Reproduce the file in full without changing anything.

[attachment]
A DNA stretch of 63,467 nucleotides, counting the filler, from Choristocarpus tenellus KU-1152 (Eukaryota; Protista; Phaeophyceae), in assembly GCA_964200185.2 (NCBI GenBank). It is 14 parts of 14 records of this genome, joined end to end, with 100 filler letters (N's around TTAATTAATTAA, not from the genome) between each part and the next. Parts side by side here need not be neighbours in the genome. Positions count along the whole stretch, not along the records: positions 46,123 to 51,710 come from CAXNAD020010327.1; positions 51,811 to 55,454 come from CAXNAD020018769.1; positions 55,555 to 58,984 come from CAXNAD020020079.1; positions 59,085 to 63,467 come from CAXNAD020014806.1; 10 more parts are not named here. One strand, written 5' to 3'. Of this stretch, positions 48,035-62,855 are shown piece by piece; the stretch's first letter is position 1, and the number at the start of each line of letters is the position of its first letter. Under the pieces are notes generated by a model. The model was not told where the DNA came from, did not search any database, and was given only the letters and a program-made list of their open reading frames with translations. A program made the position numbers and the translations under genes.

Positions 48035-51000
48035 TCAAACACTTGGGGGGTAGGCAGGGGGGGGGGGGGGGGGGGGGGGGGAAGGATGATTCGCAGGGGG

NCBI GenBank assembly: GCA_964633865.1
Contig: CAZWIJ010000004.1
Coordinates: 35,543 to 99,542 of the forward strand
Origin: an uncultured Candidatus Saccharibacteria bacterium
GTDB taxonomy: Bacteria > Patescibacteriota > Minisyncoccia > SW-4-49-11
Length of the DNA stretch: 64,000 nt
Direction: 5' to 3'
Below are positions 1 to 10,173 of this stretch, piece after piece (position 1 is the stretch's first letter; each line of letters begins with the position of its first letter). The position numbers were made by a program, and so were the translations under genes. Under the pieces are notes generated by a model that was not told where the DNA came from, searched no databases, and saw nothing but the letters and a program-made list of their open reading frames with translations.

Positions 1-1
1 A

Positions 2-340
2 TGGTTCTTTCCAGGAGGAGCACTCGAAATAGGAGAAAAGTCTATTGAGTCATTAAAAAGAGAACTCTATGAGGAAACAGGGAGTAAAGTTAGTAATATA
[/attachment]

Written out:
A DNA stretch of 63,467 nucleotides, counting the filler, from Choristocarpus tenellus KU-1152 (Eukaryota; Protista; Phaeophyceae), in assembly GCA_964200185.2 (NCBI GenBank). It is 14 parts of 14 records of this genome, joined end to end, with 100 filler letters (N's around TTAATTAATTAA, not from the genome) between each part and the next. Parts side by side here need not be neighbours in the genome. Positions count along the whole stretch, not along the records: positions 46,123 to 51,710 come from CAXNAD020010327.1; positions 51,811 to 55,454 come from CAXNAD020018769.1; positions 55,555 to 58,984 come from CAXNAD020020079.1; positions 59,085 to 63,467 come from CAXNAD020014806.1; 10 more parts are not named here. One strand, written 5' to 3'. Of this stretch, positions 48,035-62,855 are shown piece by piece; the stretch's first letter is position 1, and the number at the start of each line of letters is the position of its first letter. Under the pieces are notes generated by a model. The model was not told where the DNA came from, did not search any database, and was given only the letters and a program-made list of their open reading frames with translations. A program made the position numbers and the translations under genes.

Positions 48035-51000
48035 TCAAACACTTGGGGGGTAGGCAGGGGGGGGGGGGGGGGGGGGGGGGGAAGGATGATTCGCAGGGGG

NCBI GenBank assembly: GCA_964633865.1
Contig: CAZWIJ010000004.1
Coordinates: 35,543 to 99,542 of the forward strand
Origin: an uncultured Candidatus Saccharibacteria bacterium
GTDB taxonomy: Bacteria > Patescibacteriota > Minisyncoccia > SW-4-49-11
Length of the DNA stretch: 64,000 nt
Direction: 5' to 3'
Below are positions 1 to 10,173 of this stretch, piece after piece (position 1 is the stretch's first letter; each line of letters begins with the position of its first letter). The position numbers were made by a program, and so were the translations under genes. Under the pieces are notes generated by a model that was not told where the DNA came from, searched no databases, and saw nothing but the letters and a program-made list of their open reading frames with translations.

Positions 1-1
1 A

Positions 2-340
2 TGGTTCTTTCCAGGAGGAGCACTCGAAATAGGAGAAAAGTCTATTGAGTCATTAAAAAGAGAACTCTATGAGGAAACAGGGAGTAAAGTTAGTAATATA